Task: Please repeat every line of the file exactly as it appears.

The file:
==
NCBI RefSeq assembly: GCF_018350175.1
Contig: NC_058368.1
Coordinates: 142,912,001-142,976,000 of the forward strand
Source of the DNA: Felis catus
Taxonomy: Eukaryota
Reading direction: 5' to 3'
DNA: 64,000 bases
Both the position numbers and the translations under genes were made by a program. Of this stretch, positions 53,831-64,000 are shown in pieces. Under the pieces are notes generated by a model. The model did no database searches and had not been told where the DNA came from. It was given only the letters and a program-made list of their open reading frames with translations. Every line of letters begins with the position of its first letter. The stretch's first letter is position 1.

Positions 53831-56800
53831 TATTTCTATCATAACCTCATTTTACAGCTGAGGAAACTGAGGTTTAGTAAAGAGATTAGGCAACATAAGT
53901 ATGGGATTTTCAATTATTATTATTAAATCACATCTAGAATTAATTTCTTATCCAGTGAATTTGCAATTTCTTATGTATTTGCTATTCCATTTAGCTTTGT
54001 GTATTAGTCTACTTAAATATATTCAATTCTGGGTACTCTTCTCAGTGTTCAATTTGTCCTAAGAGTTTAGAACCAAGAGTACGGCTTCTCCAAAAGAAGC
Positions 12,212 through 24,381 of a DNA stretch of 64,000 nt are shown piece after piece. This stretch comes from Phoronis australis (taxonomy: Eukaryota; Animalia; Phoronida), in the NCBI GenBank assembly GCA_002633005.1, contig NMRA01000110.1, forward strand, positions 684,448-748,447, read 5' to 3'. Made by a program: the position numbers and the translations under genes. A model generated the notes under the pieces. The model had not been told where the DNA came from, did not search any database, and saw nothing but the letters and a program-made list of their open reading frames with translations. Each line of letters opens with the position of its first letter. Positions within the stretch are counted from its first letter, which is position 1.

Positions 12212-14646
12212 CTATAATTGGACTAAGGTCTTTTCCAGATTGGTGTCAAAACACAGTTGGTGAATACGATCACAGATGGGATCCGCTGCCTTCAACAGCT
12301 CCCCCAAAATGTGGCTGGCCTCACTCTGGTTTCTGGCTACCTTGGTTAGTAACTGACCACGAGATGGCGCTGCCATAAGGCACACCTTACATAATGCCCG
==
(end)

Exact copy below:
NCBI RefSeq assembly: GCF_018350175.1
Contig: NC_058368.1
Coordinates: 142,912,001-142,976,000 of the forward strand
Source of the DNA: Felis catus
Taxonomy: Eukaryota
Reading direction: 5' to 3'
DNA: 64,000 bases
Both the position numbers and the translations under genes were made by a program. Of this stretch, positions 53,831-64,000 are shown in pieces. Under the pieces are notes generated by a model. The model did no database searches and had not been told where the DNA came from. It was given only the letters and a program-made list of their open reading frames with translations. Every line of letters begins with the position of its first letter. The stretch's first letter is position 1.

Positions 53831-56800
53831 TATTTCTATCATAACCTCATTTTACAGCTGAGGAAACTGAGGTTTAGTAAAGAGATTAGGCAACATAAGT
53901 ATGGGATTTTCAATTATTATTATTAAATCACATCTAGAATTAATTTCTTATCCAGTGAATTTGCAATTTCTTATGTATTTGCTATTCCATTTAGCTTTGT
54001 GTATTAGTCTACTTAAATATATTCAATTCTGGGTACTCTTCTCAGTGTTCAATTTGTCCTAAGAGTTTAGAACCAAGAGTACGGCTTCTCCAAAAGAAGC
Positions 12,212 through 24,381 of a DNA stretch of 64,000 nt are shown piece after piece. This stretch comes from Phoronis australis (taxonomy: Eukaryota; Animalia; Phoronida), in the NCBI GenBank assembly GCA_002633005.1, contig NMRA01000110.1, forward strand, positions 684,448-748,447, read 5' to 3'. Made by a program: the position numbers and the translations under genes. A model generated the notes under the pieces. The model had not been told where the DNA came from, did not search any database, and saw nothing but the letters and a program-made list of their open reading frames with translations. Each line of letters opens with the position of its first letter. Positions within the stretch are counted from its first letter, which is position 1.

Positions 12212-14646
12212 CTATAATTGGACTAAGGTCTTTTCCAGATTGGTGTCAAAACACAGTTGGTGAATACGATCACAGATGGGATCCGCTGCCTTCAACAGCT
12301 CCCCCAAAATGTGGCTGGCCTCACTCTGGTTTCTGGCTACCTTGGTTAGTAACTGACCACGAGATGGCGCTGCCATAAGGCACACCTTACATAATGCCCG